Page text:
We at the club are all intensely distressed. We are all in a state of mild shock and disbelief, and deeply disturbed by the suddenness and unprepared ness with which this very nice young man met his end. Would he ever have abandoned his family so suddenly if he'd had a chance? But that was just what he didnt have, a chance. Lucky are those who are offered one. I wish we would each one of us count our blessings and thank the Almighty for every good fortune we have ever experienced, because good luck is as little under our control as bad luck. Not one of us knows what fates await us or those for whom we spend sleepless nights praying and worrying. Apart from our grief for this young family there is the grim fear that enters all our hearts : is anyone ever safe? Does anyone ever know what happens in the next moment?
There is an added trauma to the loss Sanchita and her little girls must face. They must vacate the home where they have spent what surely must have been happy years. The family was happy, without a doubt. Even the baby never did anything but smile and laugh when meeting strangers who pinched her cheeks or tickled her chin at the club! Their older daughter goes to primary school and now she must move -- school, home, friends, all will be left behind. Sanchita will leave behind all the dreams that she and her husband would have shared, including maybe dreams of being in really grand bara bungalows some day.
My friend Raj said something so poignant on the phone the day after the accident. 'We all depend so much on our husbands in tea, Gowri.' We do, indeed. The planter husband is a provider. He carries a lot of responsibilities which no one can share. When a planter marries, he undertakes to supply a home and to fulfill all the needs of the family. His wife's responsibility is to manage the resources which he provides. At most, a woman here can have a career which provides a supplementary income and the 'treats' that it can buy. Of course, this doesn't apply to the women who live and work in cities and only visit their husbands on the garden. They have another home in the city. Here, as in many sad cases in the past, husband, father and home are lost in one stroke. Every woman who marries a tea planter knows that it could happen in her life too. What a terrible thing, that so many losses should be borne together.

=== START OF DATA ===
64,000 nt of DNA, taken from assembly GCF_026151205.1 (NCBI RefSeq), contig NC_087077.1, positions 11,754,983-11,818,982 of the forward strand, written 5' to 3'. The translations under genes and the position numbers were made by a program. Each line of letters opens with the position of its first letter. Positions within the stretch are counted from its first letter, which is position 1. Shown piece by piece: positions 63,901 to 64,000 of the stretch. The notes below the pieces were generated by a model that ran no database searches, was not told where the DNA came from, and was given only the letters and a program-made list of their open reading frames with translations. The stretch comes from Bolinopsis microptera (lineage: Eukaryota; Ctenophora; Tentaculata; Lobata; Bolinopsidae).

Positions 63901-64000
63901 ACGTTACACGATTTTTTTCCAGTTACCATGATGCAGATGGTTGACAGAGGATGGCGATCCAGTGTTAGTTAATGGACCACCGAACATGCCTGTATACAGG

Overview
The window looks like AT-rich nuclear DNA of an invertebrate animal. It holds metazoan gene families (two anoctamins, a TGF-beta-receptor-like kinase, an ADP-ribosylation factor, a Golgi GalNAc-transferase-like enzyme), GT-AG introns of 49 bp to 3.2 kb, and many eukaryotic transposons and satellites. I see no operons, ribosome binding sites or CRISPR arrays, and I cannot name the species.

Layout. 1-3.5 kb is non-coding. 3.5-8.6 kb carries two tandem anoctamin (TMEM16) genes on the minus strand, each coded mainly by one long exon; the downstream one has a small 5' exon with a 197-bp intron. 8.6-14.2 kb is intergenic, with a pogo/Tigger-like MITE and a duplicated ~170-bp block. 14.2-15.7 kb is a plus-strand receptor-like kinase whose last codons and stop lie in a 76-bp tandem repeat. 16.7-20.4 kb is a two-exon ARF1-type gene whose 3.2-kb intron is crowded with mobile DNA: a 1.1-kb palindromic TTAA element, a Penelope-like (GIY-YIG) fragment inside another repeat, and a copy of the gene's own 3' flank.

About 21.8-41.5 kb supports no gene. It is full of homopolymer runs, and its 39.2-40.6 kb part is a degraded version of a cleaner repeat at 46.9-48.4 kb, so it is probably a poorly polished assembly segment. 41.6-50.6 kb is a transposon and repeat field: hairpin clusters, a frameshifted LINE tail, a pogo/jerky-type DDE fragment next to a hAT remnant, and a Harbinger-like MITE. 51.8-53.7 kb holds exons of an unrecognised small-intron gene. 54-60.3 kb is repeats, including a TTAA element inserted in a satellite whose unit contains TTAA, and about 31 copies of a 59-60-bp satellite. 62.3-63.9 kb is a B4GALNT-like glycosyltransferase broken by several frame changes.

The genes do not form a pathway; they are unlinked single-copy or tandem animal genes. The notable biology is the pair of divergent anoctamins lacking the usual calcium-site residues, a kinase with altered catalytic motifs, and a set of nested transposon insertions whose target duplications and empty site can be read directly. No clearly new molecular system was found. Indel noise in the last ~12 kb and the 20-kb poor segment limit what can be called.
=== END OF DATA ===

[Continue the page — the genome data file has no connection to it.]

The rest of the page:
I know Tirtho worked for a good company and that the good people there will never let his family know want. Whatever happens, though, they will have to move out. I can only hope that our collective prayers will in some way help this young bereaved girl and give her strength, and that life may have some joys in reserve for her and the children.

Monday, June 19, 2006

Those Ringing Bells

When I moved to a tea garden twenty years ago, it dawned on me that life as I'd known it would change for ever. We had no telephone, to start with. There was no way I was going to be able to hear my parents' voice, for who knows how many months! That is something to think about in these days when we have daily chats with children who live far away.
In 1986, Rajiv Gandhi was the Prime Minister of India and he was farsighted enough to realise the role and importance of telecommunications. What we have today is definitely the result of a process initiated by him. Still, it all took some time.
In 1986, our little Birpara town, the town closest to Birpara Tea Garden where we lived, had a telephone exchange, and one or two telephones in each garden in the district. The Manager's bungalow had a phone with a two digit number. So did one of the Assistants' bungalows. It was something we all marvelled at; a telephone in the Assistant's bungalow. The number was 86. That phone never rang. I dont think anyone ever put a call through it during our three years in Birpara. It had an extension in the Joteswar bungalow which was located furthest away from the factory, where the Assistant who looked after the Joteswar Division lived. The extension phone was, in one sense at least, a cordless phone!